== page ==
3. The learned District Judge has analysed the evidence which repeated in the Civil Court the prosecution evidence given at the criminal trial and in paragraph 17 of his judgment has come to the conclusion, which I think is supported by the facts of the case, that the only points of difference in the stories of the two sides are (1) as to the immediate cause of the quarrel, (2) whether or not the plaintiff's followers advanced to the house of Talari Thimmappa to fire, and (3) whether the 1st plaintiff was present or absent; and in paragraph 20 he has canvassed upon the same evidence the probabilities in favour of or against the 1st plaintiff's presence. As to that he points out that in the absence of leading it is improbable that the Madigas would have been bold enough to attack the villagers of the opposite faction. Then there is the incontestable circumstance that a shot was fired which wounded D.W. 3 and the natural question arises, if the 1st plaintiff did not fire it, who did? It was apparently fired in a crowded street of a village and it is most improbable that the actual author of the shot should not have been known to a considerable number of people. But we find that neither in the criminal case nor in the evidence in the Court below was any attempt made to show or suggest that it could have originated from any other source than the 1st plaintiff. Thirdly, the learned District Judge draws attention to the fact that the 1st plaintiff absconded immediately after the occurrence and did not give himself up till some considerable time later, when proclamations had been issued for his arrest. This conduct on the part not of an ignorant villager but of a man in the position of a Village Munsif is necessarily highly significant.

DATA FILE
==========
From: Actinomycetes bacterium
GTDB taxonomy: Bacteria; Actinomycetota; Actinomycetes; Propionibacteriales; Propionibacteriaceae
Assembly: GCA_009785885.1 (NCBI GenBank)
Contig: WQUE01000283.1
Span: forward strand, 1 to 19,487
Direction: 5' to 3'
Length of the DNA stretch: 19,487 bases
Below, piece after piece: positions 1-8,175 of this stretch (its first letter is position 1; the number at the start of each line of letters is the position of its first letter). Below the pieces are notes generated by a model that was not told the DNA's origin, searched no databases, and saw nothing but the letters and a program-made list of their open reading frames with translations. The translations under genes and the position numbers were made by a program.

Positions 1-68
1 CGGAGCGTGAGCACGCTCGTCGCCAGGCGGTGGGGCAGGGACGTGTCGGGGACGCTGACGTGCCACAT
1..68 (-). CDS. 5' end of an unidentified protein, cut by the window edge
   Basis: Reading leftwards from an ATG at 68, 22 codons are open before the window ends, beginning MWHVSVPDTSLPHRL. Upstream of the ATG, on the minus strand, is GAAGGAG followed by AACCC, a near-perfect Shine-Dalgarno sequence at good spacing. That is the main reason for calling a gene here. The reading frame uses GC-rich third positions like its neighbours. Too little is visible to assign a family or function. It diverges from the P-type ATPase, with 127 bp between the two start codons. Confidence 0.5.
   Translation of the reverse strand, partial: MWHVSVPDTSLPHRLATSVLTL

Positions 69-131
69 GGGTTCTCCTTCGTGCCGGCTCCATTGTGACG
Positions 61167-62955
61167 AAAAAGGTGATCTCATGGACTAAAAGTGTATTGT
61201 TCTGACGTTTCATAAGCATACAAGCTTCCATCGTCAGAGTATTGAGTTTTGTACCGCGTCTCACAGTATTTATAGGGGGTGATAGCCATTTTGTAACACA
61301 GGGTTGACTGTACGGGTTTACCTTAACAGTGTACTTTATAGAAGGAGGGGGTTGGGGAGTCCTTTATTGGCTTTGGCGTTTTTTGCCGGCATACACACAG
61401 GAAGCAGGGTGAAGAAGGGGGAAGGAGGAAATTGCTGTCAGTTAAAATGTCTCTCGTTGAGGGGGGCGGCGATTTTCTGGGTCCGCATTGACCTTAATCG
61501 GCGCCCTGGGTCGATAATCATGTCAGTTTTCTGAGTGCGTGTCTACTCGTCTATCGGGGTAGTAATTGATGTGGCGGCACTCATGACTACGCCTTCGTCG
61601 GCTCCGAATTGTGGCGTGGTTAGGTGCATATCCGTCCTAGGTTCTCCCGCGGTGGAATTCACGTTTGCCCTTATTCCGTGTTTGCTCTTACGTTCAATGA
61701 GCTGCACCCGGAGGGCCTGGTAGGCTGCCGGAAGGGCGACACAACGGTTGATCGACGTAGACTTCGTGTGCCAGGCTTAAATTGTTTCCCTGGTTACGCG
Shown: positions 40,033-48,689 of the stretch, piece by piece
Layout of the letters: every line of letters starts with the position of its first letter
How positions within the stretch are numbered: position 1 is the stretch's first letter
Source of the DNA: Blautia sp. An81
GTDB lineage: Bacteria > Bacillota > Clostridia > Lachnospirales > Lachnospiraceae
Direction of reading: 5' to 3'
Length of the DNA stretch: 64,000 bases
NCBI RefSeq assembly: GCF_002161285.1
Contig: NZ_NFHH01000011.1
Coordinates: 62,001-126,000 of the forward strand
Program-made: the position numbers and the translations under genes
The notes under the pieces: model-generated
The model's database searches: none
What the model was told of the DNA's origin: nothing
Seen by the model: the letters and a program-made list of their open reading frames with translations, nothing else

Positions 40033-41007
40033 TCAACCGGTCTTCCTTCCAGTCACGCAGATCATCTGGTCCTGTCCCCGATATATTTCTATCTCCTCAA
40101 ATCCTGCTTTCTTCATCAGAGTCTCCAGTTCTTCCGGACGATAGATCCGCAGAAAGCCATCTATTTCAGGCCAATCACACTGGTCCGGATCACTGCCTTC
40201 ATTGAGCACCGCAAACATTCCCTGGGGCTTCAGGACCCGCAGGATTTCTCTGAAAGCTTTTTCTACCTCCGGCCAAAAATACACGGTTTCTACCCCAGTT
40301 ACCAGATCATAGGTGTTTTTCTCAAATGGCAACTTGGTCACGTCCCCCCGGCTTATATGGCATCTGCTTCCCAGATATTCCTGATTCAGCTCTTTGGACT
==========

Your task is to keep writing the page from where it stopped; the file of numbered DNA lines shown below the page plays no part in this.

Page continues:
4. The case for damages must however primarily be decided upon the view taken as to the value of the evidence which was adduced by the 1st plaintiff to prove his absence from Malayavantham at the time of the occurrence. [His Lordship considered the evidence and concluded:] On this general ground I am satisfied that it would be quite unsafe to base a decree for damages for malicious prosecution upon the circumstances of a case of this nature and I would accordingly confirm the decree and dismiss the appeal with costs.
Sundaram Chetty, J.
5. I agree with the judgment of my learned brother and I have nothing more to add.